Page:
• make a follow-up or marketing phone call you've been putting off
  • adjust your computer monitor to the right height so you don't have to bend or strain your neck
  • adjust your chair to the right height so your feet are flat on the floor and thighs parallel
  • place your telephone is within easy reach of your non-dominant hand for easy message-taking
  • rearrange your work area so all the equipment you use regularly is situated close to your desk
  • rearrange your work area to eliminate any glare on your computer screen
  • review your calendar each evening, making yourself aware of any erely meetings or appointments
  • review your to-do list in the morning, planning what you will tackle the next day
  • clear your desk before leaving the office, so you start with a clean work surface in the morning

See how easy that was? Wink

Breaking Free

There's nothing about the act of bill-paying that's any more inherently onerous than, say, filing or making follow-up phone calls or taking care of any other to-do — why then do we dread it more than other tasks? It's funny the effect an outlay of cash has on people. We love to spend money in the abstract — but when the time comes to ante up, we panic. A good deal of financial procrastination is simply buyer's remorse — we don't want to face our spending habits, those impulse buys and unnecessary purchases that now seem so foolish.

But even without regretting the purchase, there's still stress involved with bill-paying. You might worry about rising interest rates or dropping home values, the security of your paycheck or how much is being withheld to cover taxes — or any of a number of other issues that are entirely beyond your control. So much of what happens in the world of finance these days seems out of our hands, and uncertainty is always unnerving. The good news is that you don't have to worry about getting your bills paid on time, not with the right system (and as Forrest Gump says, “That's good! One less thing!”) Here are a few tips for making that monthly round of check-cutting a lot less stressful.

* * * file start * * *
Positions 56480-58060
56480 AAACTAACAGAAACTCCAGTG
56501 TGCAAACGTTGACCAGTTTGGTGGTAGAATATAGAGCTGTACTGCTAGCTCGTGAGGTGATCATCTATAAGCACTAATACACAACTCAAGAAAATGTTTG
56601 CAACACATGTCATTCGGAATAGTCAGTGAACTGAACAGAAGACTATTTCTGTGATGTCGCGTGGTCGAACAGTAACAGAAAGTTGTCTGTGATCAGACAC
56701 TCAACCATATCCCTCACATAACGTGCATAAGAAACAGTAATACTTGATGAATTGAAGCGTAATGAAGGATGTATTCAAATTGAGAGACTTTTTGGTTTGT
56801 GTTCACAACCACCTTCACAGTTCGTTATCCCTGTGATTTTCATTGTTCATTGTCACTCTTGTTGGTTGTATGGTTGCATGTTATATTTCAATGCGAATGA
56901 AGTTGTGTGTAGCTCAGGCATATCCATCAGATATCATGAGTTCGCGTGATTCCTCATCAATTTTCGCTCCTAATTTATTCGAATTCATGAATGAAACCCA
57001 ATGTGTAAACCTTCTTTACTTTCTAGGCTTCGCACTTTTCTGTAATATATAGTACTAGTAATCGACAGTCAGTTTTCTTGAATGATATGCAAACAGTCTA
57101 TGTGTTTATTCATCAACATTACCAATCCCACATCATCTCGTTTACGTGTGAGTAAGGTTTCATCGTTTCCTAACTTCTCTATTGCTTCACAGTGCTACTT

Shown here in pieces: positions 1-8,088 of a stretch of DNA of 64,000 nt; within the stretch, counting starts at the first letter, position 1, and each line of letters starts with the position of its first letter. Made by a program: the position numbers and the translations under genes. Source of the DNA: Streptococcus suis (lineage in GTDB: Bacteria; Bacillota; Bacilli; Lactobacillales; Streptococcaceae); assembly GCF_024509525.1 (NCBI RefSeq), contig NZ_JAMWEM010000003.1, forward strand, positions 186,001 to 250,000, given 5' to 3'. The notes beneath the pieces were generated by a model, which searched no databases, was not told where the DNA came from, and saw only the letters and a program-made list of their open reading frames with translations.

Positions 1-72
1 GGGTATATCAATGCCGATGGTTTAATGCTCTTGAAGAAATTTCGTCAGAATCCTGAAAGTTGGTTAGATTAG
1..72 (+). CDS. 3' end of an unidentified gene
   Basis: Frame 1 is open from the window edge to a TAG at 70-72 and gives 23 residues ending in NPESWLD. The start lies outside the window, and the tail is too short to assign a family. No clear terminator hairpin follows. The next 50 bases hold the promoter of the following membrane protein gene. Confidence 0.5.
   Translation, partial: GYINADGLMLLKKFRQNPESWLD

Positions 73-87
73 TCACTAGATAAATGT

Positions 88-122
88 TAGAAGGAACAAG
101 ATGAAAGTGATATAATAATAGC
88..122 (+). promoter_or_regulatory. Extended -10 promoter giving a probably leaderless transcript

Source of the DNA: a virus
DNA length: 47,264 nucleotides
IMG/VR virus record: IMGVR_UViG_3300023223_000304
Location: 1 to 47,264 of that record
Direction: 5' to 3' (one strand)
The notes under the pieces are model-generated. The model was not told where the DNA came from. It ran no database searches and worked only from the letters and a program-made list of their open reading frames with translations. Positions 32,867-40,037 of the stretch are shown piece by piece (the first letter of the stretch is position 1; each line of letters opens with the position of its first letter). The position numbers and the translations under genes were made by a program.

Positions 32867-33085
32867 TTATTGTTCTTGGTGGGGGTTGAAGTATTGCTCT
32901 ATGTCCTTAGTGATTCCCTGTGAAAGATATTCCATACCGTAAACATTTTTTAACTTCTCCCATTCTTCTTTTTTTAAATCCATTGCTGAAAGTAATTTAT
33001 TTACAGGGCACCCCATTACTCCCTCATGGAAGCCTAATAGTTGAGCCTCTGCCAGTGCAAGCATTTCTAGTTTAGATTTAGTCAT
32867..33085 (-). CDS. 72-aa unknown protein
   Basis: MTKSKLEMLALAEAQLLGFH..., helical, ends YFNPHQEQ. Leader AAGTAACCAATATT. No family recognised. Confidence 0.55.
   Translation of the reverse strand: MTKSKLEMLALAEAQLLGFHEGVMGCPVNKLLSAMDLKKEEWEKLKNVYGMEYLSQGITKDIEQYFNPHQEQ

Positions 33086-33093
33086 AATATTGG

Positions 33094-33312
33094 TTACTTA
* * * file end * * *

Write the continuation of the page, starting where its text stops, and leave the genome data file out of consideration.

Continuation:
• cut down on your expenses (it goes without saying that the fewer bills you have, the easier it is to pay them each month — of course you need electricity and groceries and a home to live in — but I'm sure that if you examine your statements and receipts, you'll find at least a few recurring items that could be trimmed from the budget — memberships you don't use, subscriptions you don't read, services that duplicate one another, excessive numbers of multiple credit cards, each with just a few charges on it — these bills do nothing but complicate your finances each month — it's time to clean house in the bill-paying sense — if you don't need it, lose it, and make your monetary life a lot easier right from the start)
  • align your bill-paying dates (part of what makes bill-paying such a pain in the neck is having to do it multiple times each month — one round of bills come due on the 1st and another on the 10th, then more on the 15th and a final batch near the end of the month — it's no wonder staying on top of it all takes so much of your time! — what most people don't realize is that most companies can adjust your billing cycle to end on whatever date you like — of course, your utilities and mortgage will always be due at the start of the month, so why not have your phone, internet, credit cards, insurance, and other monthly bills arrive at the same time? — that way, you only have to engage in one round of “pull-out-the-checkbook” each month)